This is also evident across the spaces of Pia Fries’s light-filled studio. Her large-format paintings—mostly executed in oil on a wooden support and which have for a long time exceeded the artist’s bodily dimensions—are handled, moved, and turned around by the artist with a firm grip. This activity occurs not only to create space for the next stage in the process and enable the painter to simultaneously develop series of works. When the artist turns her works around, moves them, takes a step back, emphasizes a particular element again, sometimes paints it over, determines things from above and below, gets rid of a given section, then finally gives the work its definitive strokes, we are witnessing an important step in the overall creative process. And this approach already reveals a great deal about Pia Fries’s practice and artistic handwriting. Rather than a fixed underlying plan, it is the work itself, what emerges in its making, that determines its final direction. Pia Fries says that it is the painting that steers and directs her. It is a mutual back and forth, a process of drifting apart and coming back together, becoming part of each other again.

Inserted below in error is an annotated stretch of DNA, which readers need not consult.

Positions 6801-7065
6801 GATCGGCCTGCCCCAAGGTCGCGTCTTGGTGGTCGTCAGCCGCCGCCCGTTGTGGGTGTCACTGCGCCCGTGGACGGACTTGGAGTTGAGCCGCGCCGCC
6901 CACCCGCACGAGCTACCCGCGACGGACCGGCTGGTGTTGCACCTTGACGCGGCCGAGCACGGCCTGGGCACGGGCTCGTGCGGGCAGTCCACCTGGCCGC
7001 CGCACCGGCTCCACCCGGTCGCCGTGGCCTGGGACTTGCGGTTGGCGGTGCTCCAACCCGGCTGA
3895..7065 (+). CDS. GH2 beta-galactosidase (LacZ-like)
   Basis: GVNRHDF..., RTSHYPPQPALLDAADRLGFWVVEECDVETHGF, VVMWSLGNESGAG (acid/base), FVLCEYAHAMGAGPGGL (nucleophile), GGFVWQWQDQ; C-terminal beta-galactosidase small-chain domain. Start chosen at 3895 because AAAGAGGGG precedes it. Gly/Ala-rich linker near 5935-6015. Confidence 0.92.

According to the artist, “there is a constant movement in my interaction with the world, with painting, and this also applies to the questioning, surveying gaze into the pictorial space and time.” From the outset, Pia Fries’s artistic work has been based on a profound openness to the process as well as on an appreciation of elements that can emerge, prosper, but also be discarded. Although conceptually there is always a next step, the artist consistently lets herself be guided by the material at hand, by things that happen spontaneously or even by chance. The white pictorial space in her paintings, which became increasingly present in the 1990s and into the 2000s, has taken on yet another important quality within her practice: the incorporation of the actual physical environment.